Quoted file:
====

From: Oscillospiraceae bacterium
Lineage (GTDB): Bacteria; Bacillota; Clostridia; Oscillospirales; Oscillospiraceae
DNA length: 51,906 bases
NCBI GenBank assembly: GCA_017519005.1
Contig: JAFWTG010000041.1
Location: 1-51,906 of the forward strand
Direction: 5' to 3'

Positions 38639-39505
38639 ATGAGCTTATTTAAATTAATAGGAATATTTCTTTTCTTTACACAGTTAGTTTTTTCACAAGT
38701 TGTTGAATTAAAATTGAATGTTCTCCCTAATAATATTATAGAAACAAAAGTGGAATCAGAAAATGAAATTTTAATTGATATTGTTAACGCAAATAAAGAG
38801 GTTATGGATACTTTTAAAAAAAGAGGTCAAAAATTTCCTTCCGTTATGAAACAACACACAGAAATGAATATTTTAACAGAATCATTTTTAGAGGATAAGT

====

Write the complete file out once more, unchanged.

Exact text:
From: Oscillospiraceae bacterium
Lineage (GTDB): Bacteria; Bacillota; Clostridia; Oscillospirales; Oscillospiraceae
DNA length: 51,906 bases
NCBI GenBank assembly: GCA_017519005.1
Contig: JAFWTG010000041.1
Location: 1-51,906 of the forward strand
Direction: 5' to 3'

Positions 38639-39505
38639 ATGAGCTTATTTAAATTAATAGGAATATTTCTTTTCTTTACACAGTTAGTTTTTTCACAAGT
38701 TGTTGAATTAAAATTGAATGTTCTCCCTAATAATATTATAGAAACAAAAGTGGAATCAGAAAATGAAATTTTAATTGATATTGTTAACGCAAATAAAGAG
38801 GTTATGGATACTTTTAAAAAAAGAGGTCAAAAATTTCCTTCCGTTATGAAACAACACACAGAAATGAATATTTTAACAGAATCATTTTTAGAGGATAAGT